Companions past and present

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This topic contains 924 replies, has 132 voices, and was last updated by  MagicKirin 8 months, 1 week ago.

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  • #24682
    Anonymous @

    @serahni  ha! I wondered why you’d be posting in what appeared to be 2am UK time. You’re Australian ( I didn’t like Tegan either; something about the A line skirts). Oh, hang on, you might be an ex-pat living in the UK. Just that you write so well…. We have to be able to do something better than the Brits. Sssh…..They have Dr Who after all. You are a very thoughtful, clever writer. I like it!  Keep posting-from whatever timeline. Kindest, puro

    #24693
    Serahni @serahni

    @purofilion  *lol*  If it helps you out, I did live in London for two years, right in time to attend the 40th Anniversary Panopticon, in fact, but I am Australian born and bred.  And thank you for your kind words, I do enjoy writing.  I just wish I could hold Who facts in my head like some of you, I am constantly amazed at the level of recollection some fans have.

    #25337
    The-Names-Jack-Jack-Harkness @the-names-jack-jack-harkness

    I’m somewhat new to the series and have only watched the first two seasons of the newer show. I don’t know about many companions but I was wondering if the Original series is any good, I’ve heard it’s kind of boring.

    #25340
    Monochrome Dimension @monochromedimension

    @the-names-jack-jack-harkness – Oh its not boring, but it is differently paced depending on what decade you’re watching. The serials are vastly different from the 60s, to the 70s to the 80s. It really depends on what kind of television you prefer. Obviously the 60s episodes are slower paced, but have some brilliant and imaginative storyline and ideas… not to mention great atmosphere. The 70s was when it went to colour, at first its mostly earthbound but there’s still some pretty interesting stories; later on it picks up more. And everyone loves Tom Baker. lol! The 80s start off more serious in tone, but then you do get some rather amusing episodes later on… the late 80s again is very imaginative and quite surreal sometimes.

    #25348
    FaeGrl @faegrl

    @the-names-jack-jack-harkness – Well…. it depends on personal taste, I think. The older episodes are a lot more slow paced and shorter (I think it’s 30 minutes per episode, unlike the hour long ones with the new Who series), so a lot of times the conclusion to any one story will span four or more episodes. This annoys some of the fans of the reboot series, however I don’t mind it personally. I love a good story in general, so I don’t mind that the older episodes are slow paced at all. I can see how it would feel “boring” to others, especially if one prefers the face-paced wibbly wobbly timey wimey plots of the newer series. You can always check out the older episodes on a site called “Dailymotion”, they have full seasons there for the time being, That way you can judge for yourself if you like the older episodes, before spending money for the DVD collections. 🙂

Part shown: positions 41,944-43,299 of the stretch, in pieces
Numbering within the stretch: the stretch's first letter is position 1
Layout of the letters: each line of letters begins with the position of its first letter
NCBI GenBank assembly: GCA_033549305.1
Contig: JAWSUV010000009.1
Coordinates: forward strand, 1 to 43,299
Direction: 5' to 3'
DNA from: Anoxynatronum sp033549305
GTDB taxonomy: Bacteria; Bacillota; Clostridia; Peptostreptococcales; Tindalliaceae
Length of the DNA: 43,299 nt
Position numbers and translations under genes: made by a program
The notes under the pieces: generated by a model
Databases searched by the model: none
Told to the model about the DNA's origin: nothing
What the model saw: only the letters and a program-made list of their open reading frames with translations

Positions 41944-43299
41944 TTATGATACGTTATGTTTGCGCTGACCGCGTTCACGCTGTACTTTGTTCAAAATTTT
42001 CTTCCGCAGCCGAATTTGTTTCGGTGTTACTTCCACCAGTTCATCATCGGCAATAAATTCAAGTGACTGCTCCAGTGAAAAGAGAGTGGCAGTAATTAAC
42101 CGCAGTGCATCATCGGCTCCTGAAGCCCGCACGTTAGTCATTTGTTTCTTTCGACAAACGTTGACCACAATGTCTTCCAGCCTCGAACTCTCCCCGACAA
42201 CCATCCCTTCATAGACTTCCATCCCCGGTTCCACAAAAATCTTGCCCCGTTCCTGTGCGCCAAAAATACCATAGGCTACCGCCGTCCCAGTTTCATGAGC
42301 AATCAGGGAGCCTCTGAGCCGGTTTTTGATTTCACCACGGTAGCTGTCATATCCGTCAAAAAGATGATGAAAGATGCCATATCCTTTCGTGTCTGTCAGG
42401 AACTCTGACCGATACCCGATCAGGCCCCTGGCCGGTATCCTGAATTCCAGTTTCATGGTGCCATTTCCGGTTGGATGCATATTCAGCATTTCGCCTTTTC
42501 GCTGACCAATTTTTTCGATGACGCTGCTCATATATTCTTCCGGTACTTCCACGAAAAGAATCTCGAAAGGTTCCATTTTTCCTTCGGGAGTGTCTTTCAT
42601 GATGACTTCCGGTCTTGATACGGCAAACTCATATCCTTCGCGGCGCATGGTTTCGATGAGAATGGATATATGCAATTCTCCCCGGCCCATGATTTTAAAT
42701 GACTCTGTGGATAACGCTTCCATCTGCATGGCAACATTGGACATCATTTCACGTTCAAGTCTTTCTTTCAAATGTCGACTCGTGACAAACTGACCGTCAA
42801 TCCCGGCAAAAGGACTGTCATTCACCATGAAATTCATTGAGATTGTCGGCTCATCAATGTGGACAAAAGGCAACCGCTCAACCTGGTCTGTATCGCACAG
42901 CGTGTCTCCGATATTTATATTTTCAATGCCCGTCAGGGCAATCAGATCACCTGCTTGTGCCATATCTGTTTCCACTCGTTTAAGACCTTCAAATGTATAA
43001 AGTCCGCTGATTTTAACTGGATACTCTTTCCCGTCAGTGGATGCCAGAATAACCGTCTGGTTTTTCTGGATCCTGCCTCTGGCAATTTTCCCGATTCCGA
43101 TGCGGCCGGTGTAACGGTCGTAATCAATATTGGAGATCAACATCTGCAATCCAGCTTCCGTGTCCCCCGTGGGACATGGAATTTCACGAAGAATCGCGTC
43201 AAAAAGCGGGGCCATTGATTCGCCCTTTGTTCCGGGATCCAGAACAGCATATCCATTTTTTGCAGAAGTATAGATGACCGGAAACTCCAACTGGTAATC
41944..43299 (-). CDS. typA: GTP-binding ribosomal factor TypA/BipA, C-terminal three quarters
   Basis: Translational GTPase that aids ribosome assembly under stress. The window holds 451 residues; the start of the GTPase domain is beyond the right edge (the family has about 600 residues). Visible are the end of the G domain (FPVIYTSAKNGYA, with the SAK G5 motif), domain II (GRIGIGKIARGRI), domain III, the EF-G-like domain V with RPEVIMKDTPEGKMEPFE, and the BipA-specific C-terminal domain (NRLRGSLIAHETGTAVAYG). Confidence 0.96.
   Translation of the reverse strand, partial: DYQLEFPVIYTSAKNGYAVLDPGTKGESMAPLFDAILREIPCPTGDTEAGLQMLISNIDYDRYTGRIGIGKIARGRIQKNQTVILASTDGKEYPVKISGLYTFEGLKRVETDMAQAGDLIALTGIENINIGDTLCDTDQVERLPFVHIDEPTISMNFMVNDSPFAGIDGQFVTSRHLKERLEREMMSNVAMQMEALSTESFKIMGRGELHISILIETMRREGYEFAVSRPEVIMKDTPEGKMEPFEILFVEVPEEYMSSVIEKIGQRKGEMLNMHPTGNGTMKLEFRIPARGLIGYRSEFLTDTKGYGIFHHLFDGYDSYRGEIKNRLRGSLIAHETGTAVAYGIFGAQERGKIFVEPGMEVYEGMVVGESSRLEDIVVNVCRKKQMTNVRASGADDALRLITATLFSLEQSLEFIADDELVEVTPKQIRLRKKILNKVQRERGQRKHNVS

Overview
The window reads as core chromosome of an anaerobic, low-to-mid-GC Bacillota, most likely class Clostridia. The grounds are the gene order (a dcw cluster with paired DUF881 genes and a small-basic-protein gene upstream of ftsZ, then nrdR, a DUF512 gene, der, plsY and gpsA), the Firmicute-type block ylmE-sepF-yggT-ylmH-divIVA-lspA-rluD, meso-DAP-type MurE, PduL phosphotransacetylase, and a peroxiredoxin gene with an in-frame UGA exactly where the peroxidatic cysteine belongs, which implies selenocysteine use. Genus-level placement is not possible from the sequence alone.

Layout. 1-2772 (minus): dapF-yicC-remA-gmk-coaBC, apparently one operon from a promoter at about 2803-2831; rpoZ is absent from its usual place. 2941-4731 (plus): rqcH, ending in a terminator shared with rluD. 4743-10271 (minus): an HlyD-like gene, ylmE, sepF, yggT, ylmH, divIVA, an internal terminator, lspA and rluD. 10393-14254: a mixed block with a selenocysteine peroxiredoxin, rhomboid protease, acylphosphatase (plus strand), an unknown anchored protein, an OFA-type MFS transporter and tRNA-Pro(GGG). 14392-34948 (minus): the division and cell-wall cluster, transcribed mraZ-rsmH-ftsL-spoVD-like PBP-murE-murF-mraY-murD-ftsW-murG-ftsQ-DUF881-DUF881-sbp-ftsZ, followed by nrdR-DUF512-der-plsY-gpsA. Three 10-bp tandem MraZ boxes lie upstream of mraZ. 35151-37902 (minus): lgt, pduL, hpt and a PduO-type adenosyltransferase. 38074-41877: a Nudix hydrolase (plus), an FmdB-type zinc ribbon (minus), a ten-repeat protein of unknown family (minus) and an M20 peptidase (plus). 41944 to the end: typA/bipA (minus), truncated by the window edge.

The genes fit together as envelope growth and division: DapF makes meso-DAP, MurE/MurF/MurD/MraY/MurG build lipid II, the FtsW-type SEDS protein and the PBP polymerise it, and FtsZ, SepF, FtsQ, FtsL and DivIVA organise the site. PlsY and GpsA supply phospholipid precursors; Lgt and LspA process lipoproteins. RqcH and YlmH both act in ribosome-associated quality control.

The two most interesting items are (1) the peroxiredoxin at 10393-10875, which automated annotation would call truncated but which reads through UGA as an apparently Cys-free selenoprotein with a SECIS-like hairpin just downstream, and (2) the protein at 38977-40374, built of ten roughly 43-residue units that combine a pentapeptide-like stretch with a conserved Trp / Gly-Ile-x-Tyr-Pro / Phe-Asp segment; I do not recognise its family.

#25350
    The-Names-Jack-Jack-Harkness @the-names-jack-jack-harkness

    @faegrl @Monochrome Dimension

    Thanks for clarifying.

    #25351
    Bluesqueakpip @bluesqueakpip

    @the-names-jack-jack-harkness

    We’ve done rewatches of Before Gap Who on this site – so if you want to check out other people’s opinions about particular stories, they are:

    The Talons of Weng-Chiang (Tom Baker) (Mad as a forum full of bonkers theorists)

    and Ghost Light (Sylvester McCoy) (Madder than a forum full of bonkers theorists – even the cast didn’t understand what was going on).
    🙂

    #25359
    Monochrome Dimension @monochromedimension

    Ahaha… I should probably check out what everyone was chatting about with ‘Ghost Light’… it is very confusing. But I think I understand it somewhat nowadays. There’s still a few things in the serial that confuses me though.

    #28668
    PhantomTollbooth @thephantomtollbooth

    My favorite companion is Rose. I don’t understand why so many people seem to dislike her.
    She did have her faults, but I feel that that is what made her so realisic and relatable. She responded to things in a very natural, human way, which of course sometimes included mistakes, but that just made her more convincing.
    If you think about it, that’s what made all of RTD’s characters so interesting; they acted like real human beings, not just made up fairytale characters that played to script. They made mistakes and did the unexpected.

    Furthermore, although she has a few flawed moments, the majority of the time she is a nice, caring person that looks out for others. She is not at all selfish. Watch any episode and you’re likely to see her worrying about the wellfare of another being. Daleks, Oods, complete strangers.

    She is also smart, brave, loyal, and incredibly perseverant.
    I could go on and on about why she is these things, but I think I’ll stop here unless someone asks for specific examples. Don’t hesitate to ask though, I have plenty:) I love a good ( and polite) debate.

    #28670
    PhantomTollbooth @thephantomtollbooth

    Sorry about posting the same thing twice. How do I delete one of them?

    #28681
    Anonymous @

    @thephantomtollbooth – I’ve removed your double-post. If you need a post deleting or have any other problems just ask for a friendly Moderator and one will appear 🙂

    #28689
    PhantomTollbooth @thephantomtollbooth

    Thank you.

    #28826
    routy @routy